CALIFORNIA | LOCAL
March 20, 1993
We live in a time of plague such as has never been visited on our nation. We can pretend it does not exist, or exists for others, and carry on as if we do not know. But we do. We know that AIDS is spread by several different methods. We also know that a cure is not in sight and may never be. What most people do not know is that the gay agenda is running rampant in the hierarchy of Ventura County government and organizations. It has even spread into the churches. We have the potential to slow down the AIDS epidemic by speaking out against a recent request by the Affirmative Action Commission that our county Board of Supervisors consider same-sex marriages as legal, something that will only cost taxpayers more of their hard-earned money.
February 22, 2008 |
WASHINGTON -- A children's book about two male penguins that hatch and parent a chick was pulled from library shelves in Loudoun County, Va., elementary schools this month after a parent complained that it promoted a gay agenda. The decision by Supt. Edgar B. Hatrick III led many parents and gay rights advocates to rush to the penguins' defense. Many say the school system should not have allowed one complaint to limit children's literary choices.
January 22, 1996 |
Rock music has frequently served as a vehicle for social issues, so Extra Fancy's mission to rock its way out of the closet and into the popular culture spotlight isn't surprising. Yet the rock arena has traditionally been a boys' club that excludes gays. Extra Fancy's strategy is to tackle straight-up rock 'n' roll with an aggressively gay agenda--as the Los Angeles quartet did to the best of its ability at Spaceland on Friday night.
CALIFORNIA | LOCAL
March 6, 2009 |
God was in the eye of the beholder Thursday morning at the San Francisco Civic Center Plaza, where hundreds of spectators gathered to watch the California Supreme Court on a massive outdoor TV screen and wrangle over the sanctity of marriage. The occasion: Attorneys from both sides of the gay-marriage debate were arguing the merits -- or demerits -- of Proposition 8, the November ballot measure that banned same-sex marriage in California.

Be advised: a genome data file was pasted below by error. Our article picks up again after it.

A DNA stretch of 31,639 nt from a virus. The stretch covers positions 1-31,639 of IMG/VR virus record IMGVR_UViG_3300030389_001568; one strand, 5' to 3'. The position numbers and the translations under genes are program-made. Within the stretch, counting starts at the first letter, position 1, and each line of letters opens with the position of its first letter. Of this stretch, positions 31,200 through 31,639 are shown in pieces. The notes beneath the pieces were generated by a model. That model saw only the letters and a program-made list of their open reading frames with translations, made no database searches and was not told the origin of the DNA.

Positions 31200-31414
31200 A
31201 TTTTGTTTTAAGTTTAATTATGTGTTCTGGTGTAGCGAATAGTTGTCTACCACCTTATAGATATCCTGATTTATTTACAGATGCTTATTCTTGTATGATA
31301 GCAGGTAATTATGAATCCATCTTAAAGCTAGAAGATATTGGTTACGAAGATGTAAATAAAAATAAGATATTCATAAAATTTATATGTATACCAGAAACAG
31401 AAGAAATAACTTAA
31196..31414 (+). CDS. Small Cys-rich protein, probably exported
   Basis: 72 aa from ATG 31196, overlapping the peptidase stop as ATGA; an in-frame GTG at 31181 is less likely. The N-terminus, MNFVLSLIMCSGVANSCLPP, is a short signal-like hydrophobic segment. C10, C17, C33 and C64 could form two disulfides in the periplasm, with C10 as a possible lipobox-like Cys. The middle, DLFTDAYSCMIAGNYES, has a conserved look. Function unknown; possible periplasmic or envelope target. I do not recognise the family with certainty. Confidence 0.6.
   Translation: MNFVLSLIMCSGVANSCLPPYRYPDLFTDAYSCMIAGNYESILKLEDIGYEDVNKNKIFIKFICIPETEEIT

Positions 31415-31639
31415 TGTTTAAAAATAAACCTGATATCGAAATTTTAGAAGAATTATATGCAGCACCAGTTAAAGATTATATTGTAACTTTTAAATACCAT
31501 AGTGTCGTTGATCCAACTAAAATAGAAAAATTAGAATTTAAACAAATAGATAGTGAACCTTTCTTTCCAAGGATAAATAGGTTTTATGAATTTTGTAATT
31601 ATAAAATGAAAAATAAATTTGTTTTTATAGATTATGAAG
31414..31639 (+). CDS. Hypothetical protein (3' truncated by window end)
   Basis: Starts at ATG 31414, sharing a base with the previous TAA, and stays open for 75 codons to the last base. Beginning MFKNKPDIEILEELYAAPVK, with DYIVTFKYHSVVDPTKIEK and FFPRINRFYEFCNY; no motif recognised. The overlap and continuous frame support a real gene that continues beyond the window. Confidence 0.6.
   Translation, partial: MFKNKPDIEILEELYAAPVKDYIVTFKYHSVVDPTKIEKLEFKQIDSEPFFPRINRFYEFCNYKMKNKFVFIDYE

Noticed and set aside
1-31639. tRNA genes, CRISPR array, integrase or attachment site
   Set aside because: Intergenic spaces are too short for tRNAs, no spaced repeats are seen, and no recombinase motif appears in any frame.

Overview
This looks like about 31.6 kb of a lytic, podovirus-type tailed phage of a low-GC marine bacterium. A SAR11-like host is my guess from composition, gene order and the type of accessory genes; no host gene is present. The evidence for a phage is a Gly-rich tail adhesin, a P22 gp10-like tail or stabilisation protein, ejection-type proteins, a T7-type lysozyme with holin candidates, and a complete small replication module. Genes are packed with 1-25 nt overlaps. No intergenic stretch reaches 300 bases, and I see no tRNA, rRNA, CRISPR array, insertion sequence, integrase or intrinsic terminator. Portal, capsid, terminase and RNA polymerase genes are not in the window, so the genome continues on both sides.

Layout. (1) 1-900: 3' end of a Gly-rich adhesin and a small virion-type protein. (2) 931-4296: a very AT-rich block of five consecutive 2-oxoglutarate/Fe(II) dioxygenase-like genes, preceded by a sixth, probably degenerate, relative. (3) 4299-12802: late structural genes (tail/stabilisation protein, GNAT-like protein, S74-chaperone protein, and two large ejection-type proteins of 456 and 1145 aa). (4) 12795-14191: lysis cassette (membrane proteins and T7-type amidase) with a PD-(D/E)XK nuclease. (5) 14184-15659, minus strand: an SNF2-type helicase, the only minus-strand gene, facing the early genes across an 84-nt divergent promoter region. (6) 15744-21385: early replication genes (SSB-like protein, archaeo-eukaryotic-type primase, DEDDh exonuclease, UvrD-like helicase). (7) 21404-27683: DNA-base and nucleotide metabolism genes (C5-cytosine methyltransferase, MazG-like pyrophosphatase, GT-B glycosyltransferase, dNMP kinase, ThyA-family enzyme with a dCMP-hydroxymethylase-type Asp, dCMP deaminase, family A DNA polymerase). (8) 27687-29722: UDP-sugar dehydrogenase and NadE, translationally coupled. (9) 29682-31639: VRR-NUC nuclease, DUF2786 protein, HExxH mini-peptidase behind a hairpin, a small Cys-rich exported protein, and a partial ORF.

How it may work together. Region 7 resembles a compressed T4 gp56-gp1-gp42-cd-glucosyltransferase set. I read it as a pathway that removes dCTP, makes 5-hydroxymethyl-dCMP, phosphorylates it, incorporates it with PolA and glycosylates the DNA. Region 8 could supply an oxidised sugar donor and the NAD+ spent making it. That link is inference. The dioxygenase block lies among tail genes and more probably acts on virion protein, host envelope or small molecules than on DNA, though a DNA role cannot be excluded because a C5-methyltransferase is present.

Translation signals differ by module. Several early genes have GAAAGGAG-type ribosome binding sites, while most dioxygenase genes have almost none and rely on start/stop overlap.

August 1, 2013 |
The Writers Guild of America might think of “All in the Family” as the second-greatest sitcom of all time , after “Seinfeld,” but were he alive today, Richard Nixon would almost certainly disagree. As “Our Nixon,” a new documentary airing Thursday night on CNN makes clear, the late president was no fan of the Norman Lear sitcom and its gay-friendly agenda. The film, which made the festival rounds earlier this year, is pieced together from over 500 reels of silent, Super 8 footage shot by three of Richard Nixon's closest aides -- H.R. Haldeman, John D. Ehrlichman and Dwight Chapin -- and seized by the FBI following the Watergate scandal.
July 19, 2012 |
Chick-fil-A caused a stir after its president publicly voiced opposition to gay marriage this week. Now, the fast-food chain is hoping to back out of the debate altogether. The quick-service chicken chain said Thursday in a statement that "going forward, our intent is to leave the policy debate over same-sex marriage to the government and political arena. " For the company, leaving the policy debate means "not proactively being engaged in the dialogue" on gay marriage, spokesman Don Perry wrote in an email.
CALIFORNIA | LOCAL
October 12, 1993 |
Instead of celebrating National Coming Out Day for just one day as in years past, the Lesbian, Gay, Bisexual Alliance at Cal State Northridge is hosting a week of events to educate students about homosexuality. The organization began the event Monday with a rally outside the university student union. Rain delayed the start of the program, organizers said, but several speakers and a gay stand-up comedian braved the weather to address a small audience.
September 15, 1999 |
Questioned by an anti-gay rights publication, Texas Gov. George W. Bush said Tuesday that he opposes gay marriages and that a court erred in striking down a ban on gays in the Boy Scouts. Bush opposed adoptions by gay couples as well. Publishers of the newsletter said Bush's comments were "a good start" but they had more questions about the Republican presidential front-runner's position on gay rights.